The Latest: Official: Prince investigators seek drug sources
MINNEAPOLIS (AP) — The Latest on the investigation into the death of Prince (all times local):
A law enforcement official says investigators looking into Prince’s death are seeking to identify every doctor and pharmacy that may have supplied the singer prescription drugs, including online sources.
The official told The Associated Press on Wednesday that the search for Internet suppliers involves examining computer drives from Prince’s Minnesota home, where he was found dead on April 21.
The official has been briefed on the investigation and spoke on condition of anonymity because the person wasn’t authorized to speak to the media.
The official says investigators want to determine whether any doctor broke the law by overprescribing drugs or prescribing drugs without first giving Prince a requisite physical.
At least two doctors have been identified as having contact with Prince or his staff before he died. Neither is accused of wrongdoing.
— By Michael Tarm in Chicago.
A Minnesota physician questioned by investigators in Prince’s death is an experienced family care physician who until recently worked for a Twin Cities health care system.
A search warrant revealed Tuesday that Dr. Michael Todd Schulenberg treated Prince on April 7 and April 20 and prescribed him medications, though it didn’t specify which or say whether Prince took them. Prince was found dead April 21 in his suburban Minneapolis home.
Schulenberg was a primary care physician for North Memorial Medical Center, but he has since left the job. A spokeswoman for the health care system declined to elaborate.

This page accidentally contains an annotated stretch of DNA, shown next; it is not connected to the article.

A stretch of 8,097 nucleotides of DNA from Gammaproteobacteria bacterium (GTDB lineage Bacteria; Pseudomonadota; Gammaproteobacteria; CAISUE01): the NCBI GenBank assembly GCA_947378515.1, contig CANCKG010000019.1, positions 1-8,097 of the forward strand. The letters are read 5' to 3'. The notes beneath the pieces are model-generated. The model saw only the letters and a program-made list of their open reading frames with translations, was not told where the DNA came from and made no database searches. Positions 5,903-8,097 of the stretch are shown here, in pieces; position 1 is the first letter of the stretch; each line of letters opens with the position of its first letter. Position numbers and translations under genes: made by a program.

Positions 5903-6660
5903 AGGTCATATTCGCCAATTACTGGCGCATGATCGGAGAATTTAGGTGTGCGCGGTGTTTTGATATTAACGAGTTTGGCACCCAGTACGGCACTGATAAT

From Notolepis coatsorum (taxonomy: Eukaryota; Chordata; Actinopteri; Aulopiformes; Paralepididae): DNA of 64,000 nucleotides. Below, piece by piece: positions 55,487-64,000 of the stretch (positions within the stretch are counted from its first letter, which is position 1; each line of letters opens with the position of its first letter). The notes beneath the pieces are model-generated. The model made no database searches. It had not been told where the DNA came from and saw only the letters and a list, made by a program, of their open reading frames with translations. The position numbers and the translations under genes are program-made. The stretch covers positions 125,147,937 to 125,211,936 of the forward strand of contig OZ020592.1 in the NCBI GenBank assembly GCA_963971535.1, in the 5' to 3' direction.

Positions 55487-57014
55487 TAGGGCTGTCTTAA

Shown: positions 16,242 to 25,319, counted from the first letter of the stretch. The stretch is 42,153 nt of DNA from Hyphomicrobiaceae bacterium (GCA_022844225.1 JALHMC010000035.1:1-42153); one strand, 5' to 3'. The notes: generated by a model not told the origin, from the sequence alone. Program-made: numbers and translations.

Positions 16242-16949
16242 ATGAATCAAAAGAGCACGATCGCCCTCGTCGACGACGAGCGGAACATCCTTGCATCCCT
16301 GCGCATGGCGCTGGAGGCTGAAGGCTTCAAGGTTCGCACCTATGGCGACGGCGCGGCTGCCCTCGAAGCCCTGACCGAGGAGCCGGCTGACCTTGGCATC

Schulenberg earned his MBA in health care recently from the University of St. Thomas in St. Paul. In a 2012 YouTube video posted by the university, Schulenberg said he was then part of the “leadership group” at Ridgeview Medical Center in Carver County.
A search warrant reveals that a Minnesota doctor saw Prince twice in the month before his death — including the day before he died — and prescribed him medication.
The warrant says Dr. Michael Todd Schulenberg treated Prince on April 7 and April 20. The warrant was obtained by at least two news outlets before authorities moved to ensure it was sealed.
The warrant did not specify what medications were prescribed or whether Prince took them.
The warrant was carried out last Thursday at North Memorial Medical Center in the Minneapolis suburb of Robbinsdale.
A spokeswoman for North Memorial Medical Center said Schulenberg was a primary care physician at its Minnetonka clinic but that he no longer works for the health care system. No one answered the door at the doctor’s home on Tuesday and phone messages left for him weren’t returned.